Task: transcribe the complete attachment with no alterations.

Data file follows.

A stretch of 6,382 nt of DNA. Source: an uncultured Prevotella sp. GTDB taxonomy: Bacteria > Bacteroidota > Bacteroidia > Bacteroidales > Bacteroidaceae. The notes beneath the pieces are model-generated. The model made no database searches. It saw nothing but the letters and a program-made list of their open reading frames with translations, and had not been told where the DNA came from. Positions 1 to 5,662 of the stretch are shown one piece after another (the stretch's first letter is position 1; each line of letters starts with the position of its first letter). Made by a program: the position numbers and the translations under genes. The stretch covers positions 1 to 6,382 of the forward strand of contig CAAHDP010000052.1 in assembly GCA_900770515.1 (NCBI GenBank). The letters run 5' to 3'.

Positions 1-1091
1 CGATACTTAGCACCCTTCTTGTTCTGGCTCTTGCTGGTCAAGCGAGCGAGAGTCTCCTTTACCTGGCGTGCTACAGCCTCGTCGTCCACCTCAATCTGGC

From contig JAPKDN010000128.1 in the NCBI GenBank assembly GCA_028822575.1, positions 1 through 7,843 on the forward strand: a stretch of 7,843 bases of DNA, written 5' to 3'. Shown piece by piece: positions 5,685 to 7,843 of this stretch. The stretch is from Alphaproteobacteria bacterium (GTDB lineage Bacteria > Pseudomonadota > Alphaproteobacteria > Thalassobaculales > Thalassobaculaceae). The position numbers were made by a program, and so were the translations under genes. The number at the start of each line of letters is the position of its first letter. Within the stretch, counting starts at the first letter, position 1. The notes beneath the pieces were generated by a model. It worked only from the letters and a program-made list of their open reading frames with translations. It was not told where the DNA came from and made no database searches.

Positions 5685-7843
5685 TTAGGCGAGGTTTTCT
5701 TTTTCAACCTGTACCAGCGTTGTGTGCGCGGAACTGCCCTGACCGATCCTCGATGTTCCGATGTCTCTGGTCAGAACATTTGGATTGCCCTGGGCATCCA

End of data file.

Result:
A stretch of 6,382 nt of DNA. Source: an uncultured Prevotella sp. GTDB taxonomy: Bacteria > Bacteroidota > Bacteroidia > Bacteroidales > Bacteroidaceae. The notes beneath the pieces are model-generated. The model made no database searches. It saw nothing but the letters and a program-made list of their open reading frames with translations, and had not been told where the DNA came from. Positions 1 to 5,662 of the stretch are shown one piece after another (the stretch's first letter is position 1; each line of letters starts with the position of its first letter). Made by a program: the position numbers and the translations under genes. The stretch covers positions 1 to 6,382 of the forward strand of contig CAAHDP010000052.1 in assembly GCA_900770515.1 (NCBI GenBank). The letters run 5' to 3'.

Positions 1-1091
1 CGATACTTAGCACCCTTCTTGTTCTGGCTCTTGCTGGTCAAGCGAGCGAGAGTCTCCTTTACCTGGCGTGCTACAGCCTCGTCGTCCACCTCAATCTGGC

From contig JAPKDN010000128.1 in the NCBI GenBank assembly GCA_028822575.1, positions 1 through 7,843 on the forward strand: a stretch of 7,843 bases of DNA, written 5' to 3'. Shown piece by piece: positions 5,685 to 7,843 of this stretch. The stretch is from Alphaproteobacteria bacterium (GTDB lineage Bacteria > Pseudomonadota > Alphaproteobacteria > Thalassobaculales > Thalassobaculaceae). The position numbers were made by a program, and so were the translations under genes. The number at the start of each line of letters is the position of its first letter. Within the stretch, counting starts at the first letter, position 1. The notes beneath the pieces were generated by a model. It worked only from the letters and a program-made list of their open reading frames with translations. It was not told where the DNA came from and made no database searches.

Positions 5685-7843
5685 TTAGGCGAGGTTTTCT
5701 TTTTCAACCTGTACCAGCGTTGTGTGCGCGGAACTGCCCTGACCGATCCTCGATGTTCCGATGTCTCTGGTCAGAACATTTGGATTGCCCTGGGCATCCA